# Better Living Through Clang-istry

Recently I came across this article, explaining how to use clang to dump the memory layout of a C++ object. Running

clang -cc1 -fdump-record-layouts ppfile.cpp

on a preprocessed C++ file, produced using, e.g.,

clang -E -I/probably/lots/of/include/paths  file.cpp

gives output like:

*** Dumping AST Record Layout
0 | class StarObject
0 |   class SkyObject (primary base)
0 |     class SkyPoint (primary base)
0 |       (SkyPoint vtable pointer)
0 |       (SkyPoint vftable pointer)
16 |       long double lastPrecessJD
32 |       class dms RA0
32 |         double D
|       [sizeof=8, dsize=8, align=8
|        nvsize=8, nvalign=8]
...(snipped)...
184 |   float B
188 |   float V
| [sizeof=192, dsize=192, align=16
|  nvsize=192, nvalign=16]

Notice that the lastPrecessJD variable is stored as a long double, with possibly 63 bits of precision instead of the usual 53 bits given by a double. In practice, long double has 16-byte storage and alignment. Since the vtable takes up only 8 bytes (on 64-bit), we waste 8 bytes on padding. Moreover, we then take up 16 bytes to store lastPrecessJD, but using a program like the following:

#include <stdio.h>
#include <math.h>

int main()
{
double jd2000 = 2451545.0;
double delta = nextafter(jd2000,jd2000+1) - jd2000;
printf("delta: %.30f\n", delta);
return 0;
}

we can compute that at the year 2000, the minimum time step at (64-bit) double precision is approximately 40 microseconds, so it’s not clear that we gain anything by using 80-bit long doubles instead of 64-bit doubles. Changing the long double to double (and placing it last, though this isn’t strictly necessary) results in memory layout for the SkyPoint class like so:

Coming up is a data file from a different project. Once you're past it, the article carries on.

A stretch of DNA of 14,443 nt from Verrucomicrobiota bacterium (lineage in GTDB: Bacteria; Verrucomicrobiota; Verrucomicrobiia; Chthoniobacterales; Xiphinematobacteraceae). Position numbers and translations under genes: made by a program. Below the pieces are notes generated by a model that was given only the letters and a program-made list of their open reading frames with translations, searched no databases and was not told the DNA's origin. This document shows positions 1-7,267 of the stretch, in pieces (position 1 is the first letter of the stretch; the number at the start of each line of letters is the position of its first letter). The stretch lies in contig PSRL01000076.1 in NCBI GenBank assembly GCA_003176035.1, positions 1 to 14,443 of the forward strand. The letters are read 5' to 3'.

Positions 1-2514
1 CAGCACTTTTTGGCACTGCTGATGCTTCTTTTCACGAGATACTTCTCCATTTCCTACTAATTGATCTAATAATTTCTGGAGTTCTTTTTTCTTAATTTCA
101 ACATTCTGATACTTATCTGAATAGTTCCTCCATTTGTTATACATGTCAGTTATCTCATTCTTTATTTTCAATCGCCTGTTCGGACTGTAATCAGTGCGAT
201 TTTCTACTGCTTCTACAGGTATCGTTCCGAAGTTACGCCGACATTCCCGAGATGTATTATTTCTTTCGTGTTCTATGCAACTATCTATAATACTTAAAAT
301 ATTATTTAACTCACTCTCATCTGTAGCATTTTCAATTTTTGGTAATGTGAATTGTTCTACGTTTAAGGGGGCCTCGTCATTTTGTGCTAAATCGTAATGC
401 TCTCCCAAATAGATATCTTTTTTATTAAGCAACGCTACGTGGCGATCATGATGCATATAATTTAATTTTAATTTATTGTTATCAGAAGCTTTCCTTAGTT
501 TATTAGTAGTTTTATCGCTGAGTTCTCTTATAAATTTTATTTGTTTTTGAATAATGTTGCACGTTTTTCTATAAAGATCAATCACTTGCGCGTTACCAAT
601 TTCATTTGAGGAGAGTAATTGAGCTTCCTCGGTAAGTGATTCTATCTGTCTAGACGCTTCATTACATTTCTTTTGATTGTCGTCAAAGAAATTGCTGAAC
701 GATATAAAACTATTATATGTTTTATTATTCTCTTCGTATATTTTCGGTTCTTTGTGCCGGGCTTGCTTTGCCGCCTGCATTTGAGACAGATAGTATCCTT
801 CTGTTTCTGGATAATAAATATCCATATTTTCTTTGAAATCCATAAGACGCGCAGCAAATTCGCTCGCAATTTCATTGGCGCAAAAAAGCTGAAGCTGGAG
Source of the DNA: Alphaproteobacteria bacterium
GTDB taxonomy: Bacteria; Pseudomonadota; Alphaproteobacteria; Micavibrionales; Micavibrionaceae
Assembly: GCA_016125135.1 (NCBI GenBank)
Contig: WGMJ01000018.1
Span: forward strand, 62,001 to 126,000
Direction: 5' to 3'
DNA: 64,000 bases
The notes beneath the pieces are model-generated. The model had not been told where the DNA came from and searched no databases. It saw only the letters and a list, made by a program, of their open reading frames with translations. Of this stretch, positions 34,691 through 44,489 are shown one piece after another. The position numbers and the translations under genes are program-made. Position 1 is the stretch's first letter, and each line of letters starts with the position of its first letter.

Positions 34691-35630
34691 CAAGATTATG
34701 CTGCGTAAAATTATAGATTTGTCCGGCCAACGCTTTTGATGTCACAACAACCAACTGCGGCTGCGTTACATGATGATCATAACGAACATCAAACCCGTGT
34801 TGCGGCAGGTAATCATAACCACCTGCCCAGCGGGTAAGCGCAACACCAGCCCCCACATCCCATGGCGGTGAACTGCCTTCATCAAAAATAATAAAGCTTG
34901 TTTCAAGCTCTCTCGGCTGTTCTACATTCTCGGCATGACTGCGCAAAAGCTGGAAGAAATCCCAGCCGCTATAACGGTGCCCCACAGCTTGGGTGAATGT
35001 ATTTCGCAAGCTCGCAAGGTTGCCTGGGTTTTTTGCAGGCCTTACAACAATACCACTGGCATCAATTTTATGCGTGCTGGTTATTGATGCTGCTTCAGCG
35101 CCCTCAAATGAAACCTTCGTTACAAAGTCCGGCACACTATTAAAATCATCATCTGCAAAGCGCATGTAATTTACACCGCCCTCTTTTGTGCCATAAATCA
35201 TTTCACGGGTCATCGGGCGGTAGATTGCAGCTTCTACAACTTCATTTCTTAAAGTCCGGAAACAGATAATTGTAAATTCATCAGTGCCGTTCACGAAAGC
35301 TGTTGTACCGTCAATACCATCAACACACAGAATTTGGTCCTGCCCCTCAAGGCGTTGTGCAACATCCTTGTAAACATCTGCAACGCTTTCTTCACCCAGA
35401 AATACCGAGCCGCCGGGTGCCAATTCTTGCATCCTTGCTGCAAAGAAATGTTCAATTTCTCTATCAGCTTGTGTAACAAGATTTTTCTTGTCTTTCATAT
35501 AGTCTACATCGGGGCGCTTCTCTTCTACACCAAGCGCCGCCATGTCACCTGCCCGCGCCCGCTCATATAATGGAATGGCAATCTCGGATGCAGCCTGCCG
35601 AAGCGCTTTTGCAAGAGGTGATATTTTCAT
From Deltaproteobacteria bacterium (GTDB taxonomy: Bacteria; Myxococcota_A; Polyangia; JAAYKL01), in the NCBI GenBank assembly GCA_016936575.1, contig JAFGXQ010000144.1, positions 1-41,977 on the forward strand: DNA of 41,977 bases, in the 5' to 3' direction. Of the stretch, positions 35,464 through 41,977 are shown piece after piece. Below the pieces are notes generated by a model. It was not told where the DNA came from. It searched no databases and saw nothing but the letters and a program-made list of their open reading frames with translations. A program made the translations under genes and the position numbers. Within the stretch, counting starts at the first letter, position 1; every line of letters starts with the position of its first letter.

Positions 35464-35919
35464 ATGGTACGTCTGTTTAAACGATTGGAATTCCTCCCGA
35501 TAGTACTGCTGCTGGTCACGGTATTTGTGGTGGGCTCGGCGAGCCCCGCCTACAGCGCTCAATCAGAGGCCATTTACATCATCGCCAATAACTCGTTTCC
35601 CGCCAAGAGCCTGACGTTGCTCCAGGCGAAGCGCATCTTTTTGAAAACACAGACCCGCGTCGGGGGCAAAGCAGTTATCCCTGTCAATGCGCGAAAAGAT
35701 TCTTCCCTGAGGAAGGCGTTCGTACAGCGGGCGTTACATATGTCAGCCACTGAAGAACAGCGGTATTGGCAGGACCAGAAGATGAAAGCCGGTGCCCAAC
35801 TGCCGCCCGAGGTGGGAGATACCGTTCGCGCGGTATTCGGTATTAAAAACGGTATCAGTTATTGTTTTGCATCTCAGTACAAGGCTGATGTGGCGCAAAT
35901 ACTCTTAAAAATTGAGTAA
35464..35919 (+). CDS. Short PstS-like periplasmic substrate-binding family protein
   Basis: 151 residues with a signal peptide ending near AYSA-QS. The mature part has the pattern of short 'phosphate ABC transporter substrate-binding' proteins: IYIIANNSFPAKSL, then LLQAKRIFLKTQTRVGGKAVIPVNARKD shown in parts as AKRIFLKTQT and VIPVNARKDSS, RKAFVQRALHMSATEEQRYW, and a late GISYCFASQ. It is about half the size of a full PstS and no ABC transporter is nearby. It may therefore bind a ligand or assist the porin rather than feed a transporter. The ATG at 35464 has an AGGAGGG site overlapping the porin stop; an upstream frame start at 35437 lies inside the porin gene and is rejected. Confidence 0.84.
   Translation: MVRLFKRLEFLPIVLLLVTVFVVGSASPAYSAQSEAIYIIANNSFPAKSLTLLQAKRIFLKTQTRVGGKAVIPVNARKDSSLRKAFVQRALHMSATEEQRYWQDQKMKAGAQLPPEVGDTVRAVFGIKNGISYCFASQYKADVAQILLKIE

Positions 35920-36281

*** Dumping AST Record Layout
0 | class SkyPoint
0 |   (SkyPoint vtable pointer)
0 |   (SkyPoint vftable pointer)
8 |   class dms RA0
8 |     double D
|   [sizeof=8, dsize=8, align=8
|    nvsize=8, nvalign=8]
...(snipped)...
48 |   class dms Az
48 |     double D
|   [sizeof=8, dsize=8, align=8
|    nvsize=8, nvalign=8]

56 |   double lastPrecessJD
| [sizeof=64, dsize=64, align=8
|  nvsize=64, nvalign=8]

This saves 16 bytes, cutting the size to 64 bytes from 801. Since KStars suffers from abuse of complex inheritance heirarchies and everything-is-an-object, this is 16 bytes saved for every single object in the sky.

Doing some simple rearrangements of the data in other classes means we can also save 8 bytes per StarObject and DeepSkyObject. Overall, these changes give approximately a 10% reduction in memory usage, just from removing padding.

1. This also has the benefit that the SkyPoint data fits in a single cache line, though I don’t think this really makes a difference given the inefficiencies in the rest of the code, and the fact that none of our data has any thought put into alignment, but it’s nice to have.